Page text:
Ecological correlates of range structure in rare and scarce British plants

Authors

  • MICHAEL J. O. POCOCK,

    1. Earth & Biosphere Institute, Institute for Integrative and Comparative Biology, University of Leeds, Leeds LS2 9JT, UK, and
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  • STEPHEN HARTLEY,

    1. Earth & Biosphere Institute, Institute for Integrative and Comparative Biology, University of Leeds, Leeds LS2 9JT, UK, and
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      School of Biological Sciences, Victoria University of Wellington, PO Box 600, Wellington, New Zealand;
  • MARK G. TELFER,

    1. Biological Records Centre, CEH Monks Wood, Abbots Ripton, Huntingdon, Cambridgeshire PE28 2LS, UK
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      §RSPB, The Lodge, Sandy, Bedfordshire SG19 2DL, UK.
  • CHRISTOPHER D. PRESTON,

    1. Biological Records Centre, CEH Monks Wood, Abbots Ripton, Huntingdon, Cambridgeshire PE28 2LS, UK
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  • WILLIAM E. KUNIN

    1. Earth & Biosphere Institute, Institute for Integrative and Comparative Biology, University of Leeds, Leeds LS2 9JT, UK, and
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  • Present addresses: School of Biological Sciences, Victoria University of Wellington, PO Box 600, Wellington, New Zealand; §RSPB, The Lodge, Sandy, Bedfordshire SG19 2DL, UK.

Present address and correspondence: Michael J.O. Pocock, School of Biological Sciences, University of Bristol, Woodland Road, Bristol BS8 1UG, UK (fax +44 (0)117 9257374; e-mail michael.pocock@bristol.ac.uk).

Summary

  • 1The distribution patterns of 391 rare and scarce British plants (species recorded in 100 or fewer 10 × 10 km squares) were characterized by their distributional area (area of occupancy at 1-km scale: AOO1) and levels of aggregation (as reflected in fractal dimensions measured across two scales: D1−10 and D10−100).
  • 2Eighteen plant traits were tested for relationships to AOO, and to fractal dimension while controlling for AOO. These included both directly heritable traits (e.g. life-form) and emergent properties that are, at most, indirectly heritable (e.g. typical local density). The latter set included an index of net distributional change and an index of range dynamism.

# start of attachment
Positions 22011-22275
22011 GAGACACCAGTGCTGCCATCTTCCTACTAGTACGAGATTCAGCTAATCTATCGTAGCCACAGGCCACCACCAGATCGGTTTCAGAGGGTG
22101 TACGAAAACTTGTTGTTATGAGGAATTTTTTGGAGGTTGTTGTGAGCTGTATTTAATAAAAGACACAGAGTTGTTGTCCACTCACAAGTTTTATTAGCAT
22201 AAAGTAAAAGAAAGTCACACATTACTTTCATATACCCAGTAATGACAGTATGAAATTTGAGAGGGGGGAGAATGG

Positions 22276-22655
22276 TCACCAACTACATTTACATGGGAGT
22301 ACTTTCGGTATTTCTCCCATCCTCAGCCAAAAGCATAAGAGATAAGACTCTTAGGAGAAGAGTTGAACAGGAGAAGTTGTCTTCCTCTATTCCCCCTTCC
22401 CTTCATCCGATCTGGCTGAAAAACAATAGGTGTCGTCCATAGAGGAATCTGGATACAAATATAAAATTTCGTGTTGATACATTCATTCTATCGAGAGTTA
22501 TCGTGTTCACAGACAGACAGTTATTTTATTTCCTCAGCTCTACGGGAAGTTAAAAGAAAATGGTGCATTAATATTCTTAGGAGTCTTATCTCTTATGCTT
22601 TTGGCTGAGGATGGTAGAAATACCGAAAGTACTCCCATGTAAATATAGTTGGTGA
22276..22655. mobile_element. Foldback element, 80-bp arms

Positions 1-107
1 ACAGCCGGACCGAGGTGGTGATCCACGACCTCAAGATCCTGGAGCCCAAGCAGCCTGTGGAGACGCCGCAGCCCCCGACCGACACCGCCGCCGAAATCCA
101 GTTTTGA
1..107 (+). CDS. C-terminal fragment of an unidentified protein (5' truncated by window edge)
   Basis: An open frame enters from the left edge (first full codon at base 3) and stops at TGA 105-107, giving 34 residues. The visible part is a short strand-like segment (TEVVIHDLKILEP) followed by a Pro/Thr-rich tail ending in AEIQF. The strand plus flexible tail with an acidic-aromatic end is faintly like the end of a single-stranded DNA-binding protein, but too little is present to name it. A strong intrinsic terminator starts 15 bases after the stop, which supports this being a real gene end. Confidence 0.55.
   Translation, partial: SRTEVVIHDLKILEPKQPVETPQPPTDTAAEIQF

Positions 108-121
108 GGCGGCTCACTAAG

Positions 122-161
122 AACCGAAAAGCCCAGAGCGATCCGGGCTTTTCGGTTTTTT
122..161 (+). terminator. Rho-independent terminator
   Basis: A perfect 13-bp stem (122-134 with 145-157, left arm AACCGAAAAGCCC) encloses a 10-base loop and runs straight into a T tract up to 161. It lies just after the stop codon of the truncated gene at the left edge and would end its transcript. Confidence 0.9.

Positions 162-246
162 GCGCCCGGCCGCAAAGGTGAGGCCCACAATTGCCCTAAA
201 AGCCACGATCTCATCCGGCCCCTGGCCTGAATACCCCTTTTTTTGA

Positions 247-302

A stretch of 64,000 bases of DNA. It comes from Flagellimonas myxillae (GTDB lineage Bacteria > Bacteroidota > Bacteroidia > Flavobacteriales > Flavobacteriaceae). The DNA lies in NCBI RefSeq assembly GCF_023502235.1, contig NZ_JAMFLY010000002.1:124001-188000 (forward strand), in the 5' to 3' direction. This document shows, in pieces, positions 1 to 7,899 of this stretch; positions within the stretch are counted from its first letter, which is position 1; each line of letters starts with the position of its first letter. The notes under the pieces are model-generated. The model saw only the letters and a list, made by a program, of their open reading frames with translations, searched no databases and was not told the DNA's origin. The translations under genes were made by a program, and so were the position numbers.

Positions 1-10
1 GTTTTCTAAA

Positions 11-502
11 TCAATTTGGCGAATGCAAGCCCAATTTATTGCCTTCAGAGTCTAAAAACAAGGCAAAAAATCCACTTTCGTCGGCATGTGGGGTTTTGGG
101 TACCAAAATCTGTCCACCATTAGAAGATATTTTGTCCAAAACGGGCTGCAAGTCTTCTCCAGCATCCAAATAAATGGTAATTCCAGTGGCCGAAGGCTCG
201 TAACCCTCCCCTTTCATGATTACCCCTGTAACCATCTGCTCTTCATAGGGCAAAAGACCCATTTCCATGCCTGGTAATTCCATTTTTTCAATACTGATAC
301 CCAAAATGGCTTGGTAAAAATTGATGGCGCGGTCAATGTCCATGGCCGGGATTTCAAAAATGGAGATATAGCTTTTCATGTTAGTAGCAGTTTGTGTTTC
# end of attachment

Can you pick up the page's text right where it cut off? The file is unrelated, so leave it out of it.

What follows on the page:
• 3Only two traits, habitat preference and local abundance, were significantly related to AOO1, but about half were associated with fractal dimension.
  • 4Relatively aggregated fine-scale distributions (high D1−10) were related to high local abundance, lack of specialized, long-distance dispersal mechanisms, habitat preference and an increasing range size with relatively few local extinctions (i.e. a positive index of change with low dynamism).
  • 5Relatively aggregated coarse-scale distributions (high D10−100) were related to the use of insect pollinators, obligate outcrossing, habitat preference and relatively stable ranges (low dynamism).
  • 6Multivariate analyses of subsets of conceptually related variables showed that few variables interacted to affect distributional variables.
  • 7A highly significant negative relationship between dynamism and fractal dimension appears to be driven primarily by high rates of local extinction, leading to relatively scattered, diffuse range structures. Furthermore, it suggests that recent population trends may be inferred from snapshots of contemporary distribution patterns.
  • 8The role and interpretation of phylogenetically informed analyses in studies such as this are debatable. However, we found similar relationships in both phylogenetically informed and conventional analyses for all variables except pollination vector (a strongly conserved trait).
  • 9The spatial pattern of plant species distributions is associated with a range of ecological traits, particularly those describing past changes in distribution. The analysis of distribution patterns therefore has the potential to inform future conservation effort.

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